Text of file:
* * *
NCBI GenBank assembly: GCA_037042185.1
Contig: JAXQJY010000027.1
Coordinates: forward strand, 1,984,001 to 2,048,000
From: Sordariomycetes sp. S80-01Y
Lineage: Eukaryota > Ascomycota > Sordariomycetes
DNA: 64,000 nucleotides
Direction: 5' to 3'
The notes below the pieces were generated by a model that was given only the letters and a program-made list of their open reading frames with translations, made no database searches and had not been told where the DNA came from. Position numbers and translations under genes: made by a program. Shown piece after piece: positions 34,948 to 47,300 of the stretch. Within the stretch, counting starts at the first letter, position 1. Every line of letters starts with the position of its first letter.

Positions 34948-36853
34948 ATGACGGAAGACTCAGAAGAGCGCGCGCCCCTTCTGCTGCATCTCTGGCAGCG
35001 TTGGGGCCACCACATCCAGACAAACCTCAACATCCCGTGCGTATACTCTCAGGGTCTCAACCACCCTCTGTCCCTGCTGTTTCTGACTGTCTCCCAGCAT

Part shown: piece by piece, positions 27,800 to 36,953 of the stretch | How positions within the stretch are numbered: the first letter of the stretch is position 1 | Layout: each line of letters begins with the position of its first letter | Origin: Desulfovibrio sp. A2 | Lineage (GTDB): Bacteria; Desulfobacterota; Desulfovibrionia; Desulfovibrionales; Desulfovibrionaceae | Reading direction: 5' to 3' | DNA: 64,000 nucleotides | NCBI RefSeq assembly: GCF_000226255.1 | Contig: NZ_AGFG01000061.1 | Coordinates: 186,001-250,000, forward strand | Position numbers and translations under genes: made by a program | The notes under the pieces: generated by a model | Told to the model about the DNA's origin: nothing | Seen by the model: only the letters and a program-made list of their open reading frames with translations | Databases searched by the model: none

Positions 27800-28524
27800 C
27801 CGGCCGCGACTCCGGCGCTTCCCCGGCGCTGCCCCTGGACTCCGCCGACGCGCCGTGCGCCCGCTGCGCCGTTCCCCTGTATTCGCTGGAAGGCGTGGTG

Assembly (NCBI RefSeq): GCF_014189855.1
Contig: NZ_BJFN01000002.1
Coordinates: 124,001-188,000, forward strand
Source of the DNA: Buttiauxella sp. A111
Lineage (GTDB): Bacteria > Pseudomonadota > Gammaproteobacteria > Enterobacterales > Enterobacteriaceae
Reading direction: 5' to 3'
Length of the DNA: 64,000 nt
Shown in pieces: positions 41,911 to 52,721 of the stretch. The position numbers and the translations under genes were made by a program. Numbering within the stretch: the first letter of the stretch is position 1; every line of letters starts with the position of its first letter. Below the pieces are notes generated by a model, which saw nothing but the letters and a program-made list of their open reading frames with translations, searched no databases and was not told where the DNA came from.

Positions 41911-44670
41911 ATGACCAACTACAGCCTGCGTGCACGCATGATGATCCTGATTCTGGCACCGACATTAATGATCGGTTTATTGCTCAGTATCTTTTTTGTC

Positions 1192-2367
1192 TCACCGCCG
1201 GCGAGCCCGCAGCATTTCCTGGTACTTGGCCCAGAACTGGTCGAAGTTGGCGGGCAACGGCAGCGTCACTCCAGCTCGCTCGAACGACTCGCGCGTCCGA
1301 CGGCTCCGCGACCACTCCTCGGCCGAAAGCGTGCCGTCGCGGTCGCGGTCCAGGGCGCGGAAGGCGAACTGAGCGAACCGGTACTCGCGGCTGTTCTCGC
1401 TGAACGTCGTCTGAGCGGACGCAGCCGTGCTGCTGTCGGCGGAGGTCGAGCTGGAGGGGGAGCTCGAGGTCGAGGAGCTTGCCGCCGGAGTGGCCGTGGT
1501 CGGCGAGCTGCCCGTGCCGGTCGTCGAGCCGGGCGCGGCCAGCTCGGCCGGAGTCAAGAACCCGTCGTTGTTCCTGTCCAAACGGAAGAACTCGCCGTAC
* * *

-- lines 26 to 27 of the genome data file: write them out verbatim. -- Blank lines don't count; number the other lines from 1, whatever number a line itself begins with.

Positions 1192-2367
1192 TCACCGCCG